Solar Power Deal Finalized with NRG Energy
The sale of a 154-megawatt photovoltaic solar project to NRG Energy last week moves the City of Georgetown electric utility a step closer to a 100 percent renewable energy supply. The PV solar electricity plant near Fort Stockton will supply energy to Georgetown through a 25-year purchased-power agreement that starts in July 2018.
The solar project, formerly known as Buckthorn, was acquired by NRG Energy from SunEdison, who owned the plant through a subsidiary corporation. The solar plant is one asset being sold by SunEdison under chapter 11 bankruptcy proceedings. The acquisition of the solar plant by NRG Energy was completed last week after approvals by the Georgetown City Council and the respective boards of NRG Energy and SunEdison.
“The sale of this solar project to NRG Energy marks an important milestone in our plan to provide fixed, competitive costs to our utility customers for the next 20 years,” says Georgetown Mayor Dale Ross. “Securing this agreement for solar power and allowing Georgetown to become one of the first cities in the nation with 100 percent clean renewable energy is good for our customers, good for economic development, and good for the planet.”
Under the agreement with NRG Energy, Georgetown’s fixed cost for electricity from the solar plant is less than the cost under the original agreement with SunEdison.
Georgetown Utility Systems will be the sole wholesale customer for energy from the solar project under the agreement with NRG Energy. Electricity output from the solar plant that exceeds demand from Georgetown will be cleared to ERCOT for sale to other utilities. Construction on the solar farm, which began last year, will resume next year.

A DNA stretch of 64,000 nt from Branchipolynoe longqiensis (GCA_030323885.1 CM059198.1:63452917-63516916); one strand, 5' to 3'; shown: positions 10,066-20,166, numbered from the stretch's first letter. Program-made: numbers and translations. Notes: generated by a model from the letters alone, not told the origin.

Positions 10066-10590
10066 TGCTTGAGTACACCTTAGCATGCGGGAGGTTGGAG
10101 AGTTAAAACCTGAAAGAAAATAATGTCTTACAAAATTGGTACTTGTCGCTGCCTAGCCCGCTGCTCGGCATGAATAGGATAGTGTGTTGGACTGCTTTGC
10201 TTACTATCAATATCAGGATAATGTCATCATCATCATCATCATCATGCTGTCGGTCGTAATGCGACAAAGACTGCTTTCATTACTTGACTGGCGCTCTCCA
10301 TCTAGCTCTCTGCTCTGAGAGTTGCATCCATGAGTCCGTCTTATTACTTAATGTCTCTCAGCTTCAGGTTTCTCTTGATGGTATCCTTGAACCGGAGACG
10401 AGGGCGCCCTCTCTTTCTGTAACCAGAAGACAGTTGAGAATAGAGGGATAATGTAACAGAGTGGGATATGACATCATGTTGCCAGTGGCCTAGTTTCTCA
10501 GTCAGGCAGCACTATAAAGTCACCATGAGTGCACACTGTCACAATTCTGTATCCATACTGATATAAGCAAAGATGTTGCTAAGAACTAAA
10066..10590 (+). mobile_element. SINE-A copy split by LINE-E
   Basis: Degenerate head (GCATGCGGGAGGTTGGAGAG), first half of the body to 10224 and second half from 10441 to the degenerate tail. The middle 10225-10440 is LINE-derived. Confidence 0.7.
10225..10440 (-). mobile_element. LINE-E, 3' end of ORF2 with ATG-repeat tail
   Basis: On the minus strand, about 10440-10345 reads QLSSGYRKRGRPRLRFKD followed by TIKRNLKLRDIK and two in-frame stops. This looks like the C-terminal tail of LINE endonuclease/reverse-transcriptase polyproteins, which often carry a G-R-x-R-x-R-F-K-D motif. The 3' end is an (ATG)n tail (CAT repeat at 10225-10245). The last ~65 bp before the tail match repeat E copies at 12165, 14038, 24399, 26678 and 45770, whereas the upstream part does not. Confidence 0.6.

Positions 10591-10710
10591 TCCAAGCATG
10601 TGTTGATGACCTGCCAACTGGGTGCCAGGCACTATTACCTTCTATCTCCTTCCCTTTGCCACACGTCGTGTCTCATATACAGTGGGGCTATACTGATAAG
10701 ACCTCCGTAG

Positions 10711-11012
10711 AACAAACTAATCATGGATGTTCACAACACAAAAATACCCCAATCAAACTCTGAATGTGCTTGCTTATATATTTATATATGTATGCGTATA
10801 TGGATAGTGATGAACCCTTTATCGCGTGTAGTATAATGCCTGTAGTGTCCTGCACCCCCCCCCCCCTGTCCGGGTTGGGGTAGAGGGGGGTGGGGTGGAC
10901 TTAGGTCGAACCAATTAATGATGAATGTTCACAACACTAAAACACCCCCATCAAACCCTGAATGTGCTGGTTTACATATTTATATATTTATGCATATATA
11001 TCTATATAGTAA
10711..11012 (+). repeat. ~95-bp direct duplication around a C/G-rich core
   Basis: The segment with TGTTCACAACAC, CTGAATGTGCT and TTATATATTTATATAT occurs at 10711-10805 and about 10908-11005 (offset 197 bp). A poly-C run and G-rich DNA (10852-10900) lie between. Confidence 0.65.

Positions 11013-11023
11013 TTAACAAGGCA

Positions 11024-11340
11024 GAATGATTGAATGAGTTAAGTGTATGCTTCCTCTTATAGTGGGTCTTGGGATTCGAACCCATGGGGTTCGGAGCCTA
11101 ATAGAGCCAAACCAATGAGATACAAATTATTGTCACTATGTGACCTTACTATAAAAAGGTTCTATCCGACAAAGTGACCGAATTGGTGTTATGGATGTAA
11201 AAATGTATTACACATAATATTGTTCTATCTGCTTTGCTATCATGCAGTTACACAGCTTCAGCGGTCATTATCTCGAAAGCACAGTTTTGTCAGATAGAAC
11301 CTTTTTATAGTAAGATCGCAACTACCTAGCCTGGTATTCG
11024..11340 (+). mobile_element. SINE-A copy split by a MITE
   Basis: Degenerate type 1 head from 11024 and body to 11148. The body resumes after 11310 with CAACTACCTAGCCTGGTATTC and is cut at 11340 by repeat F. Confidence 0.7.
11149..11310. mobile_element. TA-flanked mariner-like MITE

The NRG Energy solar project will be the second renewable energy plant to power Georgetown when it comes online. The Spinning Spur 3 wind project owned by EDF Renewable Energy has been supplying the city with energy from 97 wind turbines since it began operations in October 2015. The wind farm located 50 miles west of Amarillo is under a 20-year contract to supply 144 megawatts of energy to Georgetown.
While Spinning Spur 3 was projected to meet 90 percent of Georgetown’s energy needs, over the last 12 months, the electricity output from the wind plant has exceeded Georgetown’s consumption, making Georgetown 100 percent renewable for that period. The excess energy has been cleared into the ERCOT market.
To learn more about Georgetown Utility Systems and the move to 100 percent renewable energy, go to gus.georgetown.org/renewable-energy.